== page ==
Moresque Parfum is a relatively new Italian niche brand that was launched in 2015. Inspired by Moorish art, architecture, and the splendour of their dynasties, the company says it wants to imbue Arabic perfumery with “Italian design, fineness and taste,” as well as a “‘Made in Italy’ excellence[.]” Moresque has three different lines, the Black, White, and Art Collections, which are comprised in total of seven fragrances, each in eau de parfum concentration. Three of them also come in matching attar (concentrated perfume oils) strength which Moresque labels as “Esprit de Parfum.” All the fragrances were created by Andrea Thero Casotti.
Today, I’ll look at two of the eau de parfums: Al Andalus from The Black Collection and Aristoqrati from The Art Collection. I confess, I didn’t have high hopes going in because my past experiences with European interpretations of Arabic perfumery hasn’t impressed me much, but I was pleasantly surprised by Al Andalus, a woody spiced composition centered around ginger that bore tobacco-like tonalities, and a nice dose of amber and resins as well. Aristoqrati, though, was a generic disappointment that not only left me cold but so bored that I could barely summon up the interest to sniff my arm.
Al Andalus (sometimes written as “Al-Andalus”) was released in 2015 as part of Moresque’s Black Collection. It comes in eau de parfum and attar form. This review is for the eau de parfum. On its website, Moresque describes Al Andalus as and its notes follows:
Named after one of the ancient cultural province of the Moors, Al-Andalus is a fiery and seductive scent that recalls the vibrancy and the blazing sun of Andalusia. This oriental perfume opens on energizing and cheerful spicy notes that awake like the first rays of the sun. The stimulating, burning and earthy trio of saffron, black pepper and ginger prepare for an explosion of warmth that gets deeper. Its rich heart of Oud Jacarta is protected and strengthened by essences of character: Haitian vetiver, French labdanum and birch.
TOP NOTES: saffron, black pepper, ginger
HEART NOTES: oud Jacarta from Kalimantan Island
BASE NOTES: Haitian vetiver, French labdanum, birch oil, tolu balsam
I smell other notes on my skin as well, particularly a large quantity of woody tobacco and cedar, but I think both are by-product or side effects of the other notes combined together rather than separate ingredients.
Al Andalus opens on my skin with waves of ginger that is powdery, semi-sweet, fluffy in feel, and surprisingly woody in a way that I can’t really describe. It doesn’t feel fiery on its own but by virtue of its combination with the black pepper and saffron together. Each of them is smoother than the norm, as well as fragrant and, again, unexpectedly woody in nature.
The black pepper stands out in particular for me. It’s aromatic, fresh, oddly clean in a vaguely or minimally sweet way, and with a purity of aroma that is nothing like the synthetic, scratchy, harsh black pepper that dominated so many new releases in 2015. A friend once gave me a set of really high-end (and ridiculously priced) peppercorns which included Tellicherry black peppers that smelt piney, earthy, and almost grassy at times. The black pepper in Al Andalus smells the exact same way. There is also something redolent of white peppercorns with their earthy sweetness, but I suspect that note comes from the saffron instead. Here, it’s not buttery, foodie, hot, or leathery as it sometimes is in fragrances but, rather, quietly sweet and creamy in an earthy way.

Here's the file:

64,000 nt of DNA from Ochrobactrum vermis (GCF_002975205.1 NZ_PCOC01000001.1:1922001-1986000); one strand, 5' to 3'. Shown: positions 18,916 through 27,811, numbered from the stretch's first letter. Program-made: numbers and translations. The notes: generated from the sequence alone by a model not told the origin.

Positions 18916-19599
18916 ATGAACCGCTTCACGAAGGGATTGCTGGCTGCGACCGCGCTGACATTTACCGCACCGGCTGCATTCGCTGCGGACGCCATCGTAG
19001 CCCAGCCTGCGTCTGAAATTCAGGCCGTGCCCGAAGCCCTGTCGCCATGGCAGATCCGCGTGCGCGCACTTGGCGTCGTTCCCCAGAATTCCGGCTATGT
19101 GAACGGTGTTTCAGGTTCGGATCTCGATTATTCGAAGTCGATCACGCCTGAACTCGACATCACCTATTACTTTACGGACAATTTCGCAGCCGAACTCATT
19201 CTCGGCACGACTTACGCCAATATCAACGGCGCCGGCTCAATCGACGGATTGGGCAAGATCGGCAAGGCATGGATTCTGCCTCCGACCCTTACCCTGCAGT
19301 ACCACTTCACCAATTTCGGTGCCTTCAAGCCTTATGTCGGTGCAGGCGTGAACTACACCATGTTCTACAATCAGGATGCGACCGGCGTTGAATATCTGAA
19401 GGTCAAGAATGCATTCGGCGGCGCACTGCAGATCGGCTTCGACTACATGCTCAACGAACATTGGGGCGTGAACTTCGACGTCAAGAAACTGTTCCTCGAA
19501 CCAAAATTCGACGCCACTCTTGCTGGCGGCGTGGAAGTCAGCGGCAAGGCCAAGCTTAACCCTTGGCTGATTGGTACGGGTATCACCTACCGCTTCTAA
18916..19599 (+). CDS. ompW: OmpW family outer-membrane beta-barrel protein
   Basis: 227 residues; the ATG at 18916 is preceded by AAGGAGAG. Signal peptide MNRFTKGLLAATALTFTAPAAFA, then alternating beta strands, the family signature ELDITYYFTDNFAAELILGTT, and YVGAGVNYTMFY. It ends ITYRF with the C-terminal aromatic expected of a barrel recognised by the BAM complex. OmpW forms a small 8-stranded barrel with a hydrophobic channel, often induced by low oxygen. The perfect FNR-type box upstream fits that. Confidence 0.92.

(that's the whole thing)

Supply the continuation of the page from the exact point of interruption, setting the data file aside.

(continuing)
Together with the ginger, the three spices dominate Al Andalus’ opening, recreating the scent of the bottom of an old wooden spice drawer that’s been imbued with years upon years of fragrant spices, then freshly covered with ginger powder and pepper kernels as well. Their combined nuances strongly replicate the aroma of sweet cedar sawdust as well.
Interestingly, when I applied a small quantity of fragrance (equal to 1 spray), Al Andalus was somewhat different. It had significantly less of a bite, the black pepper was a very minor note, and the semi-sweet, semi-dry woody earthiness was extremely pronounced. The effect was a bouquet that smelt like: clean cedar; delightfully crumbly and soft cedar sawdust; and gingerbread imbued with tobacco. Luca Turin once described tobacco leaves from the Carolinas as having gingerbread tonalities, and I agree. The sun-cured leaves do have a spicy woodiness that bears an aroma similar to a woody form of gingerbread.
In Al Andalus, it’s the inverse or flip side of the equation: the sense of “tobacco” is recreated from the combination of spicy, woody, earthy, ginger mixed with lightly sweetened labdanum amber, Tolu balsam resin, and soft woods. That gingerbread “tobacco” ends up being a constant refrain on my skin, regardless of the quantities that I apply, but it was particularly noticeable right from the start when I dabbed on a few small smears and the fragrance remained that way for a while without dramatic changes.